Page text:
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SCOTUS

  • Justice Sandra Day O’Connor just died. It seems poor form to criticize the departed. But she might as well have participated in Dred Scott v. Sanford, the worst decision the Supreme Court ever handed down and one of the triggers for the Civil War, because her vote was crucial to another decision just as bad. O’Connor, Rehnquist, Thomas, Scalia, and Kennedy all voted to substitute their presidential preferences for the election results in 2000. It has been standard and proper for courts to conduct recounts when elections are challenged and enough votes are at issue to change the result. The Florida Court was doing that. And they were doing it the right way – recounting the whole Florida vote by a single set of rules. But this group of so-called justices decided it was OK to take the election into their own hands lest Mr. Bush be embarrassed by the results – Scalia was quite explicit about it but there was no other real explanation.
  • The jury chose to send the Pittsburgh Synagogue shooter to his death. But let’s talk about the use of the Second Amendment in ways that made his and the many mass killings possible.
  • Inspired by history, Attorney and Author Elizabeth Silver’s new novel, "The Majority," is a novel of love and friendship, motherhood and ambition, and one woman’s fight to be a Supreme Court justice.
  • Affirmative action is over for colleges — but not in all cases.In today’s Congressional Corner, Democrat Pat Ryan of New York’s 18th district wraps up his conversation with WAMC’s Ian Pickus. This interview was recorded July 6.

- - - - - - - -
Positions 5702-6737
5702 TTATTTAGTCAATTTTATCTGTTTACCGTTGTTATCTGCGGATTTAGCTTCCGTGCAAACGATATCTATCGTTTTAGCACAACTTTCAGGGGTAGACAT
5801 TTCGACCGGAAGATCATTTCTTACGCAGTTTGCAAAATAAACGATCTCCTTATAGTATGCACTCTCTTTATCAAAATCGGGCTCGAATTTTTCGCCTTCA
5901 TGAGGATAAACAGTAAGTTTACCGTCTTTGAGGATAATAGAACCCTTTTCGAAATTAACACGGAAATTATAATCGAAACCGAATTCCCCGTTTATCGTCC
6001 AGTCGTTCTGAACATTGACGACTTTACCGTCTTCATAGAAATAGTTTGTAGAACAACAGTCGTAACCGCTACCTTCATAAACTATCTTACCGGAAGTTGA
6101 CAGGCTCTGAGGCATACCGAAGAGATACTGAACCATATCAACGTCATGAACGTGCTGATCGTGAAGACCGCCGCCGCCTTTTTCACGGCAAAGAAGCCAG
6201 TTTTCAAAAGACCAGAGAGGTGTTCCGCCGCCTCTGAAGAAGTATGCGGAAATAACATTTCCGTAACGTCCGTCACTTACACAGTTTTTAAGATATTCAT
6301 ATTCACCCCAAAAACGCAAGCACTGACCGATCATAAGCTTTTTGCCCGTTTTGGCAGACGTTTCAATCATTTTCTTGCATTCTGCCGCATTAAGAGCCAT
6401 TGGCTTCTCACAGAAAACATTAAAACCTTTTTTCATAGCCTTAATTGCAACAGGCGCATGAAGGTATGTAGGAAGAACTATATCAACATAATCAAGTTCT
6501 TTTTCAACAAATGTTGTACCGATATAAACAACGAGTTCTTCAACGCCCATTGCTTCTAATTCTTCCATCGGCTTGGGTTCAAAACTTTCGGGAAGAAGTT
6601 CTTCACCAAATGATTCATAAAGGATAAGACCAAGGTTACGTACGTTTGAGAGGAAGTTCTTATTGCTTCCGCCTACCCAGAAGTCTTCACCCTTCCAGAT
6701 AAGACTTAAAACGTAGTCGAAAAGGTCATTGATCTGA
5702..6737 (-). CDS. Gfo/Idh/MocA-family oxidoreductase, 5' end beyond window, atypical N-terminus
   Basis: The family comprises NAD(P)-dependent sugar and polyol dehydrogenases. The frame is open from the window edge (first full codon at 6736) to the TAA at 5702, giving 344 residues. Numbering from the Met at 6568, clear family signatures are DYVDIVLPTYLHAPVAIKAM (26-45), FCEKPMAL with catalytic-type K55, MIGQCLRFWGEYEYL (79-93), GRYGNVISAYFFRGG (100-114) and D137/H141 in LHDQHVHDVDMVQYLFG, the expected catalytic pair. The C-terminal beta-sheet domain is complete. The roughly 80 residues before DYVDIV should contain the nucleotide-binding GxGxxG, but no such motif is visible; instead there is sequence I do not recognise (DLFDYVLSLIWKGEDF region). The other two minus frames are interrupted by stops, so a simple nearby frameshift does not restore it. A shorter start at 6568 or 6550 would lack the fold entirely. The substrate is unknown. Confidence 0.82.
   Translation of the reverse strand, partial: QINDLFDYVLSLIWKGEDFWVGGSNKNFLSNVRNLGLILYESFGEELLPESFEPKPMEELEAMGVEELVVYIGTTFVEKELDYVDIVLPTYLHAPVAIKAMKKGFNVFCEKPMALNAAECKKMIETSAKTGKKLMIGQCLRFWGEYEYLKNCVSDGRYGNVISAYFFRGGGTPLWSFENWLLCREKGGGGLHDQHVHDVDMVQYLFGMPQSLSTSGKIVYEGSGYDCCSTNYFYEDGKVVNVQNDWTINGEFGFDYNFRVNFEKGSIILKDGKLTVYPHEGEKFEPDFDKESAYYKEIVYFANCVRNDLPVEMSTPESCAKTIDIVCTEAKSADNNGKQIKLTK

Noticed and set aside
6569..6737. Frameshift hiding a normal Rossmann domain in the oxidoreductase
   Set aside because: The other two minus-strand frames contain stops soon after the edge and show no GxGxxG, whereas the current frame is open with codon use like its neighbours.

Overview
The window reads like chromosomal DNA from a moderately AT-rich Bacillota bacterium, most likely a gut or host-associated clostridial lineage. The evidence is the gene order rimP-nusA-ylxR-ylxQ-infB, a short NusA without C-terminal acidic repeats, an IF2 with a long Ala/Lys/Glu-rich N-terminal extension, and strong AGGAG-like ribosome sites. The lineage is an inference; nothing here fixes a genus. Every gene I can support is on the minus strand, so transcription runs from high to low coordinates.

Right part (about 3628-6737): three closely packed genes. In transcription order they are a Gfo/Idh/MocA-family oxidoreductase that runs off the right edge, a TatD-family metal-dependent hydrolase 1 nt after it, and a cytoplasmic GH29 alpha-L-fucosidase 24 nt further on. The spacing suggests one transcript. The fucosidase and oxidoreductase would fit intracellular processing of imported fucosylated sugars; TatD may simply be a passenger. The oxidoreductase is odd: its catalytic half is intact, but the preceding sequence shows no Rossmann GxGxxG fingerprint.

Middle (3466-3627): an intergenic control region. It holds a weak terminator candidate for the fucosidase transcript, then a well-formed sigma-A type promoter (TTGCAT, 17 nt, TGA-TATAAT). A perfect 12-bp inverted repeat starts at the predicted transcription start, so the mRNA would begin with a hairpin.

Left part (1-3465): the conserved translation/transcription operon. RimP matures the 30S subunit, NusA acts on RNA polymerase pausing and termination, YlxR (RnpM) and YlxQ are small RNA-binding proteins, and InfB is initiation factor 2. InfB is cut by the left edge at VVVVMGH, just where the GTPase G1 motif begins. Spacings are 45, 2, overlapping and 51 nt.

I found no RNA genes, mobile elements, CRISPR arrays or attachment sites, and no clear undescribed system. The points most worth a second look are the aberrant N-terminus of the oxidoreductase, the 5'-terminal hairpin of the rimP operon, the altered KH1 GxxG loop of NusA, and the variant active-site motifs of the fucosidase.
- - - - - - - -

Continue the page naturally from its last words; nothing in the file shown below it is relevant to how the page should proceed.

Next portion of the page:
• In the new book, "The Supermajority," Michael Waldman - president and CEO of the Brennan Center for Justice at NYU School of Law - explores the tumultuous 2021¬–2022 Supreme Court term. He draws deeply on history to examine other times the Court veered from the popular will, provoking controversy and backlash. What can we do when the Supreme Court challenges the country?
  • Tomorrow is June 24 and it's the one-year anniversary of the U.S. Supreme Court's decision in Dobbs v Jackson Women's Health Organization, which ended the U.S. constitutional right to abortion. To learn how this has impacted our region, we welcome Upper Hudson Planned Parenthood's President and CEO, Chelly Hegan.
  • WAM Theatre and Berkshire Theatre Group are presenting the regional premier of Heidi Schreck’s “What the Constitution Means to Me” at the Berkshire Theatre Group’s Unicorn Theatre, in Stockbridge, Massachusetts May 18 through June 3. Directed by WAM Co-Founding Artistic Director Kristen van Ginhoven, “What the Constitution Means to Me” stars two-time Tony Award Nominee Kate Baldwin.
  • CNN Senior Supreme Court Analyst Joan Biskupic provides an urgent and inside look at the history-making era in the Supreme Court during the Trump and post-Trump years, from its seismic shift to the Right to its controversial decisions, including its reversal of Roe v. Wade, based on access to all the key players. Her new book, Nine Black Robes, displays the inner maneuverings among the Supreme Court justices that led to the seismic reversal of Roe v. Wade and a half century of women’s abortion rights.
  • There’s a common story we tell about America: that our fundamental values as a country were stated in the Declaration of Independence, fought for in the Revolution, and made law in the Constitution. But, with the country increasingly divided, this story isn’t working for us anymore—what’s more, it’s not even true.As Kermit Roosevelt argues in reinterpretation of the American story, our fundamental values, particularly equality, are not part of the vision of the Founders. Instead, they were stated in Lincoln’s Gettysburg Address and were the hope of Reconstruction, when it was possible to envision the emergence of the nation committed to liberty and equality.
  • Today the Supreme Court of the United States handed down its long awaited ruling in the Dobbs v. Jackson case, which overturned Roe v. Wade and sent abortion policy back to the states. To discuss we welcome Justice Robert H. Jackson Distinguished Professor of Law Vin Bonventre, President/CEO of Upper Hudson Planned Parenthood Chelly Hegan, and WAMC's Alan Chartock.